My trip to Europe started off at the Humanity In Action conference in Berlin with social justice rock stars like Srdja Popovic from the Centre for Applied NonViolent Action & Strategies and Malika Hamidi, Director General of the European Muslim Network. Popovic was a founder of OTPOR! («Resistance!»), the student-led movement credited with contributing to the fall of Milosevic. Hamidi is an eloquent advocate and academic doing her PhD work on Muslim feminism. They inspired the 200+ attendees at the sold out conference on topics ranging from techniques for winning media wars to the theoretical and theological issues facing Muslim women in Europe. (Click here for a recap of the HiA Berlin conference.)
The activism theme has followed me to the Netherlands, particularly in terms of revolutionary “luminary ladies.” This morning I checked out the world headquarters of WomenOnWaves.org which provides sexual health services for women via ships docked in international waters, and this afternoon visited the offices of MamaCash.org which has awarded over 24 million euros in direct grants to ambitious women’s, girls’ and trans’ rights organizations around the world.
It’s been quite a day. Here’s the report.
WOMEN ON WAVES
In Amsterdam I’m visiting Princeton classmate Rebecca Gomperts, activist and founder of Women on Waves, an organization providing direct mobile sexual health services for women via ships around the world. WoW works closely with regional partner organizations and activists to ensure that their work supports local movements committed to providing basic sexual and reproductive health services to women in countries where such things are illegal. One of the things I love about Rebecca is that her ultimate vision for social justice is even bigger than WoW (which would be more than enough for most mere mortals, though not Rebecca). Rebecca is as much a health rights activist as she is a legal social justice entrepreneur — scouting out creative loopholes in international law where new forms of justice and activism could take hold. This doesn’t preclude activism in her own “back yard” — Women on Waves might also start up some mobile health clinics right here in the Netherlands to serve women in communities who have a difficult time accessing health services in their own neighborhoods and native languages.
Rock on Rebecca — keep rocking the boat.
Through Rebecca I also connected with the folks from MamaCash.org where Annie Hillar, Director of Programs, was kind enough to introduce me around and invite me to sit in on a lunch presentation from Anne Lim, the founding Executive Director of Mama Cash’s grantee Galang which works on grassroots community organizing with lesbians, bi’s and trans living in poverty in the Philippines. Galang focuses on the importance of local, community-sourced activism and the intersection between economic and social rights in empowering these multiply marginalized populations.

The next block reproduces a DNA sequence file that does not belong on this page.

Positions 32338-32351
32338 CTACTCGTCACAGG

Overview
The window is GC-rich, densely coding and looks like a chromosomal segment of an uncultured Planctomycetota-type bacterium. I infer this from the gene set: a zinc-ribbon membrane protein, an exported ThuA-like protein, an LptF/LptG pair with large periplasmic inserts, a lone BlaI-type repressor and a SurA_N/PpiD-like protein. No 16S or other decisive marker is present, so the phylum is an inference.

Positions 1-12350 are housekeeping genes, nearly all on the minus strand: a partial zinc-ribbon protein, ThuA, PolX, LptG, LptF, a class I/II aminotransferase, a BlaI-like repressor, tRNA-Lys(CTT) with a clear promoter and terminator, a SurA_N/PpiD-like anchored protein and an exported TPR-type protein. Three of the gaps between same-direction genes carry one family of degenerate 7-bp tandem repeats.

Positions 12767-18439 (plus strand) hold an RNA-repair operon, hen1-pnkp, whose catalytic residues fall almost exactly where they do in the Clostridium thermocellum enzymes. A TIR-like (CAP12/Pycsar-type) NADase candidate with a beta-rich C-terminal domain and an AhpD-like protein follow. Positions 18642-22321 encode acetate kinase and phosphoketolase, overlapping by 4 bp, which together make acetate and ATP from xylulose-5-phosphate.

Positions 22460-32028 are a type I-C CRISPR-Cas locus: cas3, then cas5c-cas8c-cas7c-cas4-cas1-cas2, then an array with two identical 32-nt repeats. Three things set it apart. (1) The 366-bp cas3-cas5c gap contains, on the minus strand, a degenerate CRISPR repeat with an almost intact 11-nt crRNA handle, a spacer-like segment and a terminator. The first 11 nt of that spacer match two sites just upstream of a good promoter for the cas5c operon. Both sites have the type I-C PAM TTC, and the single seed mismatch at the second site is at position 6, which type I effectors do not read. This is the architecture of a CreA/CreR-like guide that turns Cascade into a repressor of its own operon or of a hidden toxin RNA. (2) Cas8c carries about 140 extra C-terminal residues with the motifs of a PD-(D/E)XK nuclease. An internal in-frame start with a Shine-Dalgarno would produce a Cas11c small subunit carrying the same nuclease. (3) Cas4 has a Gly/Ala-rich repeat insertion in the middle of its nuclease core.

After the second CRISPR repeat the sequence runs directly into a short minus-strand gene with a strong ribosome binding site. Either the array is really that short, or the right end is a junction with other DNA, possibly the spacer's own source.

As I was able to observe first hand today, Mama Cash is incredible for many reasons, not the least of which being that they are among the most dedicated international funders out there willing to provide long term, big picture strategic funding to complex social issues with no quick or easy solutions.
IS PHILANTHROPY PLAYING IT TOO SAFE?
By spending some time with these inspiring, risk-taking visionaries, I was reminded today of how often philanthropy “plays it safe” instead of “playing big.” Charitable money often goes after projects serving populations which make good annual report fodder — giving money to broadly appealing projects which pull at donor heartstrings in a photo, or can easily be counted and translated into a nice looking pie chart. I can understand why government development agencies like USAID or DFID would have to pander to the “Babies and Fuzzy Bunnies” factor, but can’t private philanthropy take more risks?
Philanthropy is getting better at counting, but is it getting better at accountability?
I’m not just talking about foundation “accountability” in reports to donors, board members and governments, but the greater moral and ethical accountability to the broad reaching scope of all those grandly stated missions.
We owe a great debt of thanks to funders like Mama Cash for boldly putting their money where their mission is and investing in social activists around the world like those at Women on Waves and Galang.
Orgs mentioned in this post: